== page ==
Saturday, July 19, 2014


via Brick O'Lore

The goTenna is a device the size of a ruler that purports to allow cellphone users to communicate over long distances without a cell tower. It's a 151-154Mhz data radio with a lithium-ion battery and a Bluetooth Low Energy link to your cellphone. So far I have not found any specs on data speeds, specific frequencies used or anything else. The radio will output 2W. It is pending FCC approval as well.

To use it you pair your Iphone, Ipod, Ipad or Android device running 4.0 or higher Android to it over Bluetooth and then use their apps. There's a texting app and an app for sharing your position on a map. Apparently you can do broadcast messages to all goTennas in range. For person to person communications it is encrypted, otherwise for the broadcast messages it is unencrypted.

$150 for a pair right now, but later that will go up to $300 for a pair.

There's a few things I think that are interesting about this device. One use-case is talking about using it in a power outage. It's been a while since I've seen something targeted at consumers that didn't assume the Internet will always be available. Another thing I noticed is the smartphone is the entire interface to this device and drives some of the functionality. It doesn't need a GPS, just use the one already in your phone.

Astute hams will say this is just APRS. I would disagree. It's far more polished than that. I don't see any portable APRS configurations that can be worn on your person that are anywhere near as uncomplicated while being as powerful as this. A few HTs might be getting close, while still requiring tethers. Much like the earliest VCRs with their wired remotes. Surely some people have used Bluetooth or Wifi to serial adapters to go wireless. We're still talking 2-3 devices plus cabling plus power for each.

I do think the price is out there though. Not sure that these will catch on. Plus it's an expensive bauble to lose or have stolen. Not sure how they are using the frequencies they are using either.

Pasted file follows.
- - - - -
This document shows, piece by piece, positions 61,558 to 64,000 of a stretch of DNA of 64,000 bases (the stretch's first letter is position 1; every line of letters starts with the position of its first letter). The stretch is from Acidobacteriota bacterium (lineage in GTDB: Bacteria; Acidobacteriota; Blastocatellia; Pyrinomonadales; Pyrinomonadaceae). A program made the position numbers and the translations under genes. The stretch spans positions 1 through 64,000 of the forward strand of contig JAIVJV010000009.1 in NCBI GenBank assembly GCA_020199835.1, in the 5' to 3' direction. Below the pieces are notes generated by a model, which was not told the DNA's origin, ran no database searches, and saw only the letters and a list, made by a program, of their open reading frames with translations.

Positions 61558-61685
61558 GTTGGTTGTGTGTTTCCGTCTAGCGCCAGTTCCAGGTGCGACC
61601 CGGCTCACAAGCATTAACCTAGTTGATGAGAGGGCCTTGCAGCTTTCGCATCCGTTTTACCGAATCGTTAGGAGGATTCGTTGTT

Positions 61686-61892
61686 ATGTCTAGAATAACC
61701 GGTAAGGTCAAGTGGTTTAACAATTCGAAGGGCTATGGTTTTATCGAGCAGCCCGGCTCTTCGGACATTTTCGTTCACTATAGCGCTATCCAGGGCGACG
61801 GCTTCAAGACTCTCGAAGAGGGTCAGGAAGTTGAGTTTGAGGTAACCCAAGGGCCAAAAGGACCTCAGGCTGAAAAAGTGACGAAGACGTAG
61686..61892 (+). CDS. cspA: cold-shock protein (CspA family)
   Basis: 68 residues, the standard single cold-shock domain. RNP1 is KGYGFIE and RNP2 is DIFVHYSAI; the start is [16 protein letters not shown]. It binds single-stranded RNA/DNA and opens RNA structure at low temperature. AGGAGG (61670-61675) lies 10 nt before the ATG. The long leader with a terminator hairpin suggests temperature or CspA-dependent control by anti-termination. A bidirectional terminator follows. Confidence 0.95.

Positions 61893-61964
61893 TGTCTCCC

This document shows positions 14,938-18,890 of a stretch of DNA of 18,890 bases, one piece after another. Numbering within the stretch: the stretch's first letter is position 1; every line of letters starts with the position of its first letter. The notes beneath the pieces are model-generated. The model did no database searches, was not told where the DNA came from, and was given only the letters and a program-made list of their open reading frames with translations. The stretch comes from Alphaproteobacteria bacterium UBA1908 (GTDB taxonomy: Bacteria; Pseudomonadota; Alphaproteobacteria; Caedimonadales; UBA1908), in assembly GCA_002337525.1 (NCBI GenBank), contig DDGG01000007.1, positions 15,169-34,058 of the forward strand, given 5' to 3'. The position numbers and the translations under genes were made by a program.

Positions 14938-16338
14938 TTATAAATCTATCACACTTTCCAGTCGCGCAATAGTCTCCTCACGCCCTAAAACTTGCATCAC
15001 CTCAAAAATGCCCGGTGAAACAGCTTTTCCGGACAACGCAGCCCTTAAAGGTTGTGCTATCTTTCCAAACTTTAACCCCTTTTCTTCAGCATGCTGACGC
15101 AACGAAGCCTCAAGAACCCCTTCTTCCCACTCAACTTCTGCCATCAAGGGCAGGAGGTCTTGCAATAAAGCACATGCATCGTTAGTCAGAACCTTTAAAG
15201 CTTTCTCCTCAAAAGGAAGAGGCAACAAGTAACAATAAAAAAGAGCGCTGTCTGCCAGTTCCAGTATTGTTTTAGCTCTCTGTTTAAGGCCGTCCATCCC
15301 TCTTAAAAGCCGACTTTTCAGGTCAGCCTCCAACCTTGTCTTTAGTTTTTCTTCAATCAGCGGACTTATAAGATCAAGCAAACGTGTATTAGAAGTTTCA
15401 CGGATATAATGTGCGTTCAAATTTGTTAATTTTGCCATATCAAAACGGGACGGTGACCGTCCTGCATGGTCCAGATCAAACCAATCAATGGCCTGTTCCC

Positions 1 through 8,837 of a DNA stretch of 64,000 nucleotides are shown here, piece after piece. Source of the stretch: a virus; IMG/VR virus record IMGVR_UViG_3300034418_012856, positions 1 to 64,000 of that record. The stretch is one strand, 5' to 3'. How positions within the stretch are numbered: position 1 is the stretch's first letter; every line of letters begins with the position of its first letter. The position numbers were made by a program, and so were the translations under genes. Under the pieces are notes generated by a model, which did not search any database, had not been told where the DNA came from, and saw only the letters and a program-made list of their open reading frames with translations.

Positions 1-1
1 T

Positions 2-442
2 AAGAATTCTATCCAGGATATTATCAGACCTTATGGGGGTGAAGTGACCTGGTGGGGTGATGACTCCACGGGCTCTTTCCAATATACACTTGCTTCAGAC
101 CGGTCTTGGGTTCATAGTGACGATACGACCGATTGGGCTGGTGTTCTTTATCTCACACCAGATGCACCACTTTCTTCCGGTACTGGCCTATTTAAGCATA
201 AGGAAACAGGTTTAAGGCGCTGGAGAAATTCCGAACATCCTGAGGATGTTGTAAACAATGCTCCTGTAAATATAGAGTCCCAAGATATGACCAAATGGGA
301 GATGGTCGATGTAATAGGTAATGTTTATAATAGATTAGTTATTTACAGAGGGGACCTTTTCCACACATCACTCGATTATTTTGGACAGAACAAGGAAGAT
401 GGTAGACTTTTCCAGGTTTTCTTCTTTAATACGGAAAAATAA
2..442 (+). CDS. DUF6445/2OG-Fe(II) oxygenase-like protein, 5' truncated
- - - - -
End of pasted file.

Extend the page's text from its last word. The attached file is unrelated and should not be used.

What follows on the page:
EDIT: It occurred to me some time after making this post that they are probably using MURS frequencies.
ChannelFrequencyAuthorized bandwidthChannel Name
1151.820 MHz11.25 kHzN/A
2151.880 MHz11.25 kHzN/A
3151.940 MHz11.25 kHzN/A
4154.570 MHz20.00 kHzBlue Dot
5154.600 MHz20.00 kHzGreen Dot
via Wikipedia

That fits the 151-154Mhz profile and the 2 watt power output. MURS also allows several data modes. I don't see any specified data modulations so it probably depends on what will fit in the channel and be reliable over range. I imagine they probably use something low speed though, 1200-9600bps.

Sunday, May 25, 2014

Saw this on Hackaday and had to share it. This guy has figured out how to embed a small copper wire in his extruded plastic from his 3d printer. It's very basic at this point as there's no way to have the machine cut the wire, or to hook it up to anything. This could be the beginning of the ability to 3d print circuits. Some example applications he lists for this include:

  • Coils
  • Antennas
  • PCBs
I imagine these are of interest to other ham radio operators. Another example might be printing an RFID tag with an antenna built it, then add on an AVR chip and a couple of components for a complete homebrew tag, such as in this blog post.

3D printing as a whole is still a very young hobby. You could compare it to ham radio at the very beginning with the spark gap transmitters and no regulating body. Or even hobbyist computing in the 70s when you had to build your own computer if you wanted one. The machines are slow and require a lot of fiddling to get a good print. But there's lots of experimentation, not much is set in stone yet and there's a lot of discoveries to be made.

Sunday, May 26, 2013

PL-2303 Troubles cannot start device code 10

Having to deal with this issue, again, lately gave me the idea for this post. Ever buy a radio programming cable, or a cheap USB-Serial adapter, only to plug it in and have Windows tell you that there was an error installing the device? Typically, when you go into the device properties it tells you that it "Cannot start device (code 10)".

Prolific is the original manufacturers of the PL-2303 chip. It is a single chip device that plugs into a usb port on one end and gives you a normal RS-232C serial port on the other. The chip got popular enough that other Chinese manufacturers cloned it. I'm not sure if they cloned the exact chip, or if they made one that does the same function but uses the same protocol as the PL-2303 chip and uses the same drivers. At first, when these chips came out the version of drivers which existed would work 100% with these clone chips.

Prolific didn't like this however. They have a good reason I'm sure. Since clone makers tend to ride on the coattails of the authentic chips, the authentic manufacturer gets to deal with people coming to them when things don't work. So it's an issue of supporting chips that you didn't make and you didn't profit off of. What they did, I've read, is add a check into the newer versions of the drivers so that they check for a specific response from the chips. If it responds with 1 code then it's authentic and the drivers work, if it responds with another code then they know it's not authentic and the drivers give you the oblique error message.